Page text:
IDLE for Mac: If you are using a Python from any current python.org Python installer for macOS (3.9.0+, 3.8.0+, or 3.7.2+), no further action is needed to use IDLE or tkinter. A built-in version of Tcl/Tk 8.6 will be used.
If you are using macOS 10.6 or later, the Apple-supplied Tcl/Tk 8.5 has serious bugs that can cause application crashes. If you wish to use IDLE for Mac or Tkinter, do not use the Apple-supplied Pythons. Instead, install and use a newer version of Python from python.org or a third-party distributor that supplies or links with a newer version of Tcl/Tk.
There are currently three major variants of Tk in common use on macOS:Tk On macOS
- Aqua Cocoa Tk
- A newer native implementation available as a universal 64-bit and 32-bit binary. This variant is the standard native macOS variant in Tk 8.6 and as of Tk 8.5.13. Aqua Cocoa support was backported to Tk 8.5 (prior to 8.5.13) and released by Apple starting with macOS 10.6 and by ActiveState starting with their 188.8.131.52 release.
- Aqua Carbon Tk
- Because it is implemented with older macOS Carbon interfaces, it is only available as a 32-bit binary (usually for Intel and PowerPC processors). Aqua Carbon Tk 8.4 is included with macOS releases 10.4 through 10.14 and is also available from ActiveState. Aqua Carbon variants of Tk 8.5 had been available as an ActiveState Community Download prior to ActiveTcl 8.5.9. As of 8.5.13, the Tk project no longer supports Carbon builds of Tk 8.5. 32-bit-only Python installers downloadable from this website for older Python releases were linked with Aqua Carbon Tk 8.4.
- X11 Tk
- The traditional platform-independent UNIX Tk implementation which requires an X11 server, such as the Apple X11.app available as an optional component in older macOS releases or from third-party distributors. 64-bit and 32-bit binaries can be built. While the Python installers downloadable from this website do not support X11 Tk, other distributors of Python for macOS may do so.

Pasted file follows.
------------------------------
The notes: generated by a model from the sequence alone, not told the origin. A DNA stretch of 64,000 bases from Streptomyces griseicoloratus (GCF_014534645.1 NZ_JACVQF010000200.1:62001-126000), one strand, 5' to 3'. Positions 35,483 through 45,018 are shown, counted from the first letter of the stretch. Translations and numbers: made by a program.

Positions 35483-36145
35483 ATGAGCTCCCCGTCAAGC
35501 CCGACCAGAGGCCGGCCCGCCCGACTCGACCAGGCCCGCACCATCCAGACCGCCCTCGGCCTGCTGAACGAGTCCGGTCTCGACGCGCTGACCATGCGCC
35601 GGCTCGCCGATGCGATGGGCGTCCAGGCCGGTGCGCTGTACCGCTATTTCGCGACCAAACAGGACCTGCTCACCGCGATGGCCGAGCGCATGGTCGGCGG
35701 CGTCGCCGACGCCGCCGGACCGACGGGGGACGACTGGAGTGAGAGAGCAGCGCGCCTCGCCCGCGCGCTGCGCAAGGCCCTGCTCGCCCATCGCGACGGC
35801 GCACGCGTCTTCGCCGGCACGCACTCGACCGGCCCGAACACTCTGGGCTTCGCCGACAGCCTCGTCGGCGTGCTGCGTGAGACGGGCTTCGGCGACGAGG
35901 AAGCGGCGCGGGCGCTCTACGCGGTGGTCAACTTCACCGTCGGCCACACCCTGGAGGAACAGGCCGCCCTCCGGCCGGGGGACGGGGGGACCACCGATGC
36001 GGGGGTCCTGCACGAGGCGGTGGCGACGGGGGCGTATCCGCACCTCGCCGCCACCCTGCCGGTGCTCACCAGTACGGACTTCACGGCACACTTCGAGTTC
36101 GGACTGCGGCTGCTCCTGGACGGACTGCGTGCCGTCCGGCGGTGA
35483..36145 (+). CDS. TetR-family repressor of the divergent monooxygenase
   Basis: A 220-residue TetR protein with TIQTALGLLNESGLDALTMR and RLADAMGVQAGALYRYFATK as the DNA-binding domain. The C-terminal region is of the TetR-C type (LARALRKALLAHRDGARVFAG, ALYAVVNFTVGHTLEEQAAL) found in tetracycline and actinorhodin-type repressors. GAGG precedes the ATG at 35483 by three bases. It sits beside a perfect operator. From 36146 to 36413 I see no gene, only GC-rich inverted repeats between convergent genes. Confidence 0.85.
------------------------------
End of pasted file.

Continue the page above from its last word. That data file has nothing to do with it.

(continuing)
As of Python 3.7.0, 3.6.8, and 2.7.16, all current Python installers for macOS downloadable from python.org supply their own private copies of Tcl/Tk 8.6.8. They do not look for or use any third-party or system copies of Tcl/Tk. This is an Aqua Cocoa Tk.
This is an Aqua Cocoa Tk.
This release is included in macOS 10.7 through at least macOS 10.14. As of this writing, there are at least two known issues with Tk 8.5.9 that are present in Apple 8.5.9 Tk but fixed in more recent upstream 8.5 releases. The more serious problem is an immediate crash in Tk when entering a composition character, like Option-u on a US keyboard. (This problem is documented as Tk bug 2907388.) There is also the more general problem of input manager support for composite characters (Tk bug 3205153) which has also been fixed in more recent Tcl/Tk 8.5 releases. You can avoid these problems by using a current python.org installer or by using a third-party distribution of Python that does not use Apple 8.5.9 Tk. This is an Aqua Cocoa Tk.